Living Well at Henry Ford West Bloomfield Hospital
Upon entering Henry Ford West Bloomfield Hospital, visitors tend to forget they’ve just walked into a medical facility, and that’s by design. The main corridor is called Main Street and is flush with tables, chairs, benches and awnings extending from brick walls.
Despite its location in suburban Detroit, Main Street at Henry Ford West Bloomfield is modeled after a quaint northern Michigan town, such as Petoskey or Charlevoix, giving visitors the calm feeling of shopping while on vacation. The anchor of Main Street is the LiveWell Shoppe, a 4,500-square-foot gift store that offers everything from clothing to all-natural foods.
The product selection at The LiveWell Shoppe is more like a department store or specialty boutique than a typical hospital gift store,” said Marilyn Arace, who has been the store’s buyer since he hospital opened seven years ago. “We have garden décor, kitchen gadgets, jewelry and Michigan products — including (Michigan State University and the University of Michigan). We have some items, like our baby briefcase — for important documents — that we can’t keep in stock. They fly out the door!”
MM: Because the store is located within a hospital, many visitors may have a lot of anxious hours on their hands. Does knowing that play a role in what products you stock and how you train your staff to interact?
MA: We stock many items that we know patients need during their stay. The staff really gets to know a lot of them and their families, and hope we give them some comfort while they are here.
MM: Do you get much feedback from guests on the design and architecture?
MA: Every day, someone comments about the hospital’s look and how it doesn’t feel like a hospital. Patients come back because of the relaxing atmosphere and they shop. We have a lot of people who visit Henry Ford West Bloomfield Hospital daily who have no medical reason to be here. They come not only to shop, but to have lunch in Henry’s Café, to get a massage in Vita, the wellness center, and we have regular groups of bridge and Mah Jong players. And the hospital has received many awards for its architecture and other features.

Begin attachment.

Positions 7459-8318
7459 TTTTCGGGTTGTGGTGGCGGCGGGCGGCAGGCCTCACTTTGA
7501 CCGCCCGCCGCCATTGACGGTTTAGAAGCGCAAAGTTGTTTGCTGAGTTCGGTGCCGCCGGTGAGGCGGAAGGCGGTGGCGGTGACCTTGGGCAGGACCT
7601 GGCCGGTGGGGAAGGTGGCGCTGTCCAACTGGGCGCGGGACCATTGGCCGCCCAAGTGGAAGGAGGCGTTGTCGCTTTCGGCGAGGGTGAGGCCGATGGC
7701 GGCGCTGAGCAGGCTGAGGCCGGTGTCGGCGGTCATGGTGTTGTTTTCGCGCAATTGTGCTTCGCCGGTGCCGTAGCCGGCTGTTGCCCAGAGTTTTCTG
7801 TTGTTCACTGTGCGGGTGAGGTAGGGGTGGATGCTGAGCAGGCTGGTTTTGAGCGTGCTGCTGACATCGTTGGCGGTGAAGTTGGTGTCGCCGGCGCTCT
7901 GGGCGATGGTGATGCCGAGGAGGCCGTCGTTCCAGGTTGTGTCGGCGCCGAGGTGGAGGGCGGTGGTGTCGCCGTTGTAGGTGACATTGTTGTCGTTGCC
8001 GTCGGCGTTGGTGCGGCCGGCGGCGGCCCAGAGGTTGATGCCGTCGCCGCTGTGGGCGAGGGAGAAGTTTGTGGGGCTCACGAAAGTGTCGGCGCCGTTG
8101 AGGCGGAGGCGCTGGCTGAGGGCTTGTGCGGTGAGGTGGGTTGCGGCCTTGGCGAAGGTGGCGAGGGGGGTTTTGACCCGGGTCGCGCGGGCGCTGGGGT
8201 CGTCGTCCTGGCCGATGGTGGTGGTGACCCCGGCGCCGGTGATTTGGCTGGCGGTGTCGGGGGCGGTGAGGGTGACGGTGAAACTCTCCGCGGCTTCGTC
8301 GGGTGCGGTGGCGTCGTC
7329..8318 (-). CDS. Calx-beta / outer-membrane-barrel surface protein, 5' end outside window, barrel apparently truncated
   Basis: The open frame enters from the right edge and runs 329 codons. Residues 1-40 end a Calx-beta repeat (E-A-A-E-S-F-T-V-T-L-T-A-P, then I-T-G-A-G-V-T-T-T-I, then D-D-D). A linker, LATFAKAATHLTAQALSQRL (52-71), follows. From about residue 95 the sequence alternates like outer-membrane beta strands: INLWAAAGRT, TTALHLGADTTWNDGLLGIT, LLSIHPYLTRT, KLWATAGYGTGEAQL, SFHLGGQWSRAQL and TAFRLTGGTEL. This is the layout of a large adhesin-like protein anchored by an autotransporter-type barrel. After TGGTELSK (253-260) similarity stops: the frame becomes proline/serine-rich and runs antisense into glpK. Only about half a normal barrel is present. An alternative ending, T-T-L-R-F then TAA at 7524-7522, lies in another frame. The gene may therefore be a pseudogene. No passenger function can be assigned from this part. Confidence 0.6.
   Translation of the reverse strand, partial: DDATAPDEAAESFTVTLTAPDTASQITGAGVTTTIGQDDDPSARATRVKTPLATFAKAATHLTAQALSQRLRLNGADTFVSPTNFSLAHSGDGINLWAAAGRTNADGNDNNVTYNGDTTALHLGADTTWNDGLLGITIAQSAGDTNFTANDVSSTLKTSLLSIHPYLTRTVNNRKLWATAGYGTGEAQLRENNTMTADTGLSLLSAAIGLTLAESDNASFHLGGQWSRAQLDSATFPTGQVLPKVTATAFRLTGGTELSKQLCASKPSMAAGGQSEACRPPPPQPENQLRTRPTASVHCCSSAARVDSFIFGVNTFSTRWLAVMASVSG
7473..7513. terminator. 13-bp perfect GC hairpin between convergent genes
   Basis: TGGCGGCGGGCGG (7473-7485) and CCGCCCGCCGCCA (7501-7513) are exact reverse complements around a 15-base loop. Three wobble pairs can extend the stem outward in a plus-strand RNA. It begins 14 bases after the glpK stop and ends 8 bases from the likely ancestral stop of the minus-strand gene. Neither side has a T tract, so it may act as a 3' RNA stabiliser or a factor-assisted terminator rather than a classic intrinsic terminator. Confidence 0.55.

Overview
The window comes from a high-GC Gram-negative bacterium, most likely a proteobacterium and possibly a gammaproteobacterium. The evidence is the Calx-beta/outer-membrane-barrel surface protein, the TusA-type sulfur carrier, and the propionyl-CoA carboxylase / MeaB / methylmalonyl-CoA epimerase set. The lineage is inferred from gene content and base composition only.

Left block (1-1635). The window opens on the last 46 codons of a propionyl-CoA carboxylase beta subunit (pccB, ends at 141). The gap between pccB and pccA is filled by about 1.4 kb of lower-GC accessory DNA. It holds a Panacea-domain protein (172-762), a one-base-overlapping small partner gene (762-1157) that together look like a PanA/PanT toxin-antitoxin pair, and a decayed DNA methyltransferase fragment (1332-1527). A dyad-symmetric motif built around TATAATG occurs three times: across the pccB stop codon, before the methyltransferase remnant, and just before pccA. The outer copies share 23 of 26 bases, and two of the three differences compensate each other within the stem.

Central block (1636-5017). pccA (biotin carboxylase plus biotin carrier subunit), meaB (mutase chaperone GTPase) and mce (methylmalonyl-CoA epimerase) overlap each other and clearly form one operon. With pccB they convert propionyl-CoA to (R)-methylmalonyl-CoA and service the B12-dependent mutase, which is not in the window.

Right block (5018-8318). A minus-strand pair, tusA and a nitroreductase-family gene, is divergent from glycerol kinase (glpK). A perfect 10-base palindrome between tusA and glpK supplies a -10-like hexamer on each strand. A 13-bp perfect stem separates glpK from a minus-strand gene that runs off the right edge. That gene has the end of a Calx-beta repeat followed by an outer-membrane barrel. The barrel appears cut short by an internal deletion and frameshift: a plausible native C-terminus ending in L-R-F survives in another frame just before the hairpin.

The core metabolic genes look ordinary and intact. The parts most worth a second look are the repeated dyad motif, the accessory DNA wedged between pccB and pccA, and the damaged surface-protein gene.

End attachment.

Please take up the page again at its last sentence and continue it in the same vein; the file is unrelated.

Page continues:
MM: Where do you typically look for new products?
MA: Vendors and reps bring us new products to consider, and we also get customer requests.
MM: What sort of food and snacks does the store offer?
MA: The Live Well Shoppe offers grab-and-go items such as hummus, sandwiches, cheese, frozen organic foods, milk, healthier chips, gluten-free snacks and chocolates.
MM: What is your display philosophy?
MA: Our staff with merchandising background changes the displays at least once a month and with the seasons, making them pleasing to the eye.
MM: Do proceeds from sales fund anything in particular for the hospital?
MA: We don’t fund anything particular at this time, but we do support a lot of charities in the community with gift baskets.
- What: The LiveWell Shoppe at Henry Ford West Bloomfield Hospital. (The West Bloomfield location is one of six Henry Ford Health System hospitals in metropolitan Detroit.)
- Where: 6777 W. Maple Road, West Bloomfield Township, Michigan
- Store size and staff: 4,500 square feet with two full-time, two part-time and four contingent employees, as well as one volunteer
- Best-sellers: Baby products and apparel are the top categories among the store’s 10,000 SKUs
- Online: www.henryford.com
- Photo Gallery
“Food is our medicine” is a philosophy employed by the staff Henry Ford West Bloomfield Hospital, and that’s evident in the fact the facility has a 1,500-square-foot organic greenhouse on site.
The produce grown in the greenhouse, which was completed in 2012, helps feed the patients at the 300-bed facility, which not only promotes healthy eating, it also reduces hospital costs. In addition, the produce helps stock the eatery Henry’s Café, as well as Henry’s Market, a weekly seasonal farmer’s-like market that’s part of the hospital’s overall retail operation.
“Henry’s Market on Main was born of a commitment to making local, healthy, affordable food accessible to our patients and the old wisdom that food can be our best medicine,” said Resident Farmer Trevor Johnson. “All the produce is from Michigan farms. We also offer flowers, honey, baked goods and other products, such as pesto made from the basil I grow in our hydroponic, organic greenhouse.”
The organic greenhouse produces an estimated 1,000 pounds of produce per year. The greenhouse was designed by Howard Resh, Ph.D., a hydroponic researcher, author and practitioner. Fred Petitt, Ph.D., who is the director of Agriculture & Water Sciences for Walk Disney Parks & Resorts, served as a consultant.